Frequently Asked Questions

Safety, education within the community, and project transparency are our top priorities as we proceed through the Pikeview Quarry reclamation process. If you have a question that is not answered here, please contact us for additional information. 

No, all mining was permanently halted in 2018.

Movement is monitored hourly via two advanced systems, the GeoMoS monitoring system (link) and the digital theodolite system (link). The Colorado Division of Reclamation, Mining and Safety (DRMS) (link) is actively involved in the reclamation process, and regularly evaluates the site’s safety.

Reclamation is the process of returning a disturbed piece of land to a beneficial end use. Land can be reclaimed to accommodate its original use or another suitable use.

Quarry reclamation aims to achieve the following goals:

  1. Restoration of the chemical and structural health of the soils.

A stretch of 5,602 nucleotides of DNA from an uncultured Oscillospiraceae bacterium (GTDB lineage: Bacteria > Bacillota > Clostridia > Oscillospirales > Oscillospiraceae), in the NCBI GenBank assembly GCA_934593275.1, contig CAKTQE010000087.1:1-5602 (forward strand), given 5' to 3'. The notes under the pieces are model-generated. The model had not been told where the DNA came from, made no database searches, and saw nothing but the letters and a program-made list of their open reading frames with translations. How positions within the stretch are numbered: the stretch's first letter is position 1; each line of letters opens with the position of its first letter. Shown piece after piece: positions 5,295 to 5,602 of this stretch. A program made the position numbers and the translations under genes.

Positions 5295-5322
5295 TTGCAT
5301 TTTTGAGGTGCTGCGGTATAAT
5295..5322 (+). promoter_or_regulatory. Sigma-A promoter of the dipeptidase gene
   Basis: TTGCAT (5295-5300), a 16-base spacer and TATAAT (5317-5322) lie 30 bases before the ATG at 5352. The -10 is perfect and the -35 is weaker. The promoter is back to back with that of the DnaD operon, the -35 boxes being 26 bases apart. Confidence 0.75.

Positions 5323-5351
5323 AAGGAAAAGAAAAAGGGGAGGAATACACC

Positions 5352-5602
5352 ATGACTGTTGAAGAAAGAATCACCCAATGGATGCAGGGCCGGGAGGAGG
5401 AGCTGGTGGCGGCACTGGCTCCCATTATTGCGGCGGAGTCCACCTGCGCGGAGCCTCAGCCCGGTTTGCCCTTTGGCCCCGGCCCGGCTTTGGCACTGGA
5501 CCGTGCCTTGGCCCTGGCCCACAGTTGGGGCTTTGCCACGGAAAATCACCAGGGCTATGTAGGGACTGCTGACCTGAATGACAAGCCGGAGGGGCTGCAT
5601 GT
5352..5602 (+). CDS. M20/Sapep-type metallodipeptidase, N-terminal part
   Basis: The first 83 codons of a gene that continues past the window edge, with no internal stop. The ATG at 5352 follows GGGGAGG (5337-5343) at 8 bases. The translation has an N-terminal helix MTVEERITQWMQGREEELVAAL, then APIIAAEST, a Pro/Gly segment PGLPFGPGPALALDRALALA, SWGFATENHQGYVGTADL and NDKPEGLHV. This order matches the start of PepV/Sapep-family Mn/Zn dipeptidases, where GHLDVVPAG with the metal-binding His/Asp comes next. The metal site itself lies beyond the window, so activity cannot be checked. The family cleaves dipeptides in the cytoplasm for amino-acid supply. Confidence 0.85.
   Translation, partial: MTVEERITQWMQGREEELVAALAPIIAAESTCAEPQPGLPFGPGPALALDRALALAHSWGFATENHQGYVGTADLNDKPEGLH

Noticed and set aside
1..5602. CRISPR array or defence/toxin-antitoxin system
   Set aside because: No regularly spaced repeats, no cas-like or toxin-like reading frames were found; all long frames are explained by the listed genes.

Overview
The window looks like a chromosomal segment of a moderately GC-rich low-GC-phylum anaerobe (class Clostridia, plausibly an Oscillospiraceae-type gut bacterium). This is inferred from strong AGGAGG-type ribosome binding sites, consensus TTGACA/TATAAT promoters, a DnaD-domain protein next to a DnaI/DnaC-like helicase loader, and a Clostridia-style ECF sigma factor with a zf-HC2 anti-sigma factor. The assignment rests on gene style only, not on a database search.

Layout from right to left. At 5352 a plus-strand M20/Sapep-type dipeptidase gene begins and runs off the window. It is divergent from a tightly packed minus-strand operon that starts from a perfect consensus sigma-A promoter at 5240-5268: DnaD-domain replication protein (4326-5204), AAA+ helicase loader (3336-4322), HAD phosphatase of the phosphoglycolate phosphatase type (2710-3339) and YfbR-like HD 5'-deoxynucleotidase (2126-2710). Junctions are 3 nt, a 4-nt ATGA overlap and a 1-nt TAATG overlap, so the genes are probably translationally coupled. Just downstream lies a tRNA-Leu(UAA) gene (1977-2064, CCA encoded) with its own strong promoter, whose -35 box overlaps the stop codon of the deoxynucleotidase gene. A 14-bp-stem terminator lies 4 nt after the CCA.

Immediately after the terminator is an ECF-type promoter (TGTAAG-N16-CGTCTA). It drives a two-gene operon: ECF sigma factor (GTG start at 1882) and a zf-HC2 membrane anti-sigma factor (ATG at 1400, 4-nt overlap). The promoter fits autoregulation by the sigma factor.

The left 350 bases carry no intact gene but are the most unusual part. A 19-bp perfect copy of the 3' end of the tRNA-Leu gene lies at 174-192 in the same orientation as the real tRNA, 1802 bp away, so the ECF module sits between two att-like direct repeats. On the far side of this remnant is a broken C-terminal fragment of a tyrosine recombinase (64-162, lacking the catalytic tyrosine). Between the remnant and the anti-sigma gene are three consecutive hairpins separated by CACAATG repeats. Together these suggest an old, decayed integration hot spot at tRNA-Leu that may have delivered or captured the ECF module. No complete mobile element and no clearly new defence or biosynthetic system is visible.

2. Reestablishment of plants and trees to enhance biodiversity and create habitat for wildlife.
  3. Creation of a safe environment in and around the quarry to provide opportunities for human activity.
  4. Improvement of the visual and environmental qualities of the quarry landscape.
  5. Preservation of unique geological features.

Reclamation is required per the mining permit issued by the Colorado Division of Reclamation, Mining and Safety (DRMS) for Pikeview Quarry. Colorado law requires mines to be reclaimed when they are no longer actively operated.

The Colorado Division of Reclamation, Mining and Safety (DRMS) will review the site to determine its stability and safety prior to approving the final reclamation. 

A tremendous amount of backfill is required to regrade the quarry. Local construction companies have been notified that they may bring their clean fill to the quarry for disposal, so most truck traffic is due to deliveries of fill to the site.